Banjo Hangout Logo
Banjo Hangout Logo

Premier Sponsors

1482
Banjo Lovers Online


Want to hide these Google ads? Join the Players Union!
Aug 22, 2019 - 11:47:56 AM
7 posts since 7/20/2019

Apologies if this is a silly question. Banjo is the first instrument I’ve ever tried to learn, so I have zero prior musical skill.

I am slowly getting the hang of strumming, but my lack of rythm is proving challenging. I can usually do fine very slow, but my natural inclination is to speed up, maybe because I’m trying to anticipate the next move.

I feel like a metronome would help, but given my zero musical knowledge, I’m not sure where it should be set. 4/4 sounds sorta right but not really. Wondering if anyone has any advice in this realm. It’s challenging trying to switch strings or even attempt using my left hand as I almost immediately start tripping over myself and messing up.

Thanks guys, I’m still having a blast even if I sound like a skipping cd sometimes haha

Aug 22, 2019 - 12:13:23 PM

1449 posts since 6/2/2010

Google free metronome - you will find lots of them.

Just start using one and play along with it. Once you can play comfortably at whatever speed you start at - increase a little bit each day until you are fine at the new speed - repeat ......

Aug 22, 2019 - 12:15:34 PM

raybob

USA

13376 posts since 12/11/2003

Spend some time learning the tune/s you want to learn. Listen to them lots and get the melody in your head, then try to play it (using tab or not). When you have it somewhat together you could try playing along with a metronome slowly. If you introduce the metronome too soon you'll be struggling to keep up and the structure of the tune may fall apart.

4/4 is a common time signature, meaning '4 beats to the measure and the quarter note gets 1 beat'. This is a common time signature, easy to tap your foot to. Another common time signature is 3/4, or waltz time. The tunes written in 3/4 time will have 3 beats to the measure and the quarter note still gets 1 beat. There are many time signatures in music. Jazz and classical branch off and use different times for expression. For instance: the Dave Brubeck standard "Take Five" is written in 5/4 time with there being 5 beats to the measure and the quarter note getting the beat.

The other use of a metronome is to keep track of the speed that one is playing the tune. Old time dance music is typically played around 120bpm (beats per minute). You might want to start out at a slower speed until you have the tunes you like under your fingers better. Try around 60bpm. At first you should used the metronome to keep a regular pace and help you with the timing of the tune and not be worried about how fast you're playing. Speed will come later. If you try to go too fast at first you'll wind up building mistakes into your muscle memory and you may have to start over with a tune because you really didn't learn it the first time. Good luck!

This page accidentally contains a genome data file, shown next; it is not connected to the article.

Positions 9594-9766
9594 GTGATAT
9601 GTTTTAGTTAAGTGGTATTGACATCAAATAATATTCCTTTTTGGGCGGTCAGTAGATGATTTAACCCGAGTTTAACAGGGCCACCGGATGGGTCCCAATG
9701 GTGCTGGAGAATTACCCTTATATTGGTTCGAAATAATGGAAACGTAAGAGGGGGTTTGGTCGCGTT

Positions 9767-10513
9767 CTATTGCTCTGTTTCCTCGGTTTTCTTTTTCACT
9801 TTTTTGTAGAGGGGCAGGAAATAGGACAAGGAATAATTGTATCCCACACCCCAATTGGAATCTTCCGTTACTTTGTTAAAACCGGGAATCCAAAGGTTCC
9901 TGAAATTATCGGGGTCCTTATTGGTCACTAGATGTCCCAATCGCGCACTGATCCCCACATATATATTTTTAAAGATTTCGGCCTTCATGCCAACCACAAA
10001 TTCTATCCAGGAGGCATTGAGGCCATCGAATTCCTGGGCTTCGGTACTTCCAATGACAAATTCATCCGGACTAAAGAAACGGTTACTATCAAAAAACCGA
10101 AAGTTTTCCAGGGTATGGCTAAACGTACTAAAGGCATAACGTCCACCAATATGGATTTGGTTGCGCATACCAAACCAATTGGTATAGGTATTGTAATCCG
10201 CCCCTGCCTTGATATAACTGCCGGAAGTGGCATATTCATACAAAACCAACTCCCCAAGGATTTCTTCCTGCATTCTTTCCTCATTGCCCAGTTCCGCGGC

Aug 22, 2019 - 1:11:56 PM

1884 posts since 5/2/2012

I played clawhammer for a short while when I started playing the banjo, and I can relate to the problem with switching strings. At this point (one month in) I probably wouldn't worry about 4/4, 3/4, or 2/2 time, but rather BPM, to get steady timing going. As I recall, I started switching from string 1 to 2 and back (121212 or maybe mix it up after a bit and do 11211221212 for example, just to get an idea of how much "space" I needed to move to get from one string to another. Open strings. Then I added the 3rd string, then the 4 into the mix over time. Pretty mindless stuff, so you could do this watching TV or something. The idea is to do enough repititions so that it comes almost automatic and less and less of your brain power is devoted to thinking about what that picking hand is doing. I probably did this for a good portion of my practice time for the first month or so. As Ray said, speed isn't an issue here, but rather accurate strikes on the strings and in good time. When that is ingrained, start adding some simple chords, like the partial C on strings 1 and 2, or the partial D on strings 2 and 3, must to vary the sound. I have a decent innate sense of timing (but not much of an ear, unfortunately), so the timing wasn't so much of an issue for me, but rather moving from from string to string more or less automatically. Now, for those who are more musically gifted than me (it doesn't take much), this may be a bit hum-drum, but it worked for me.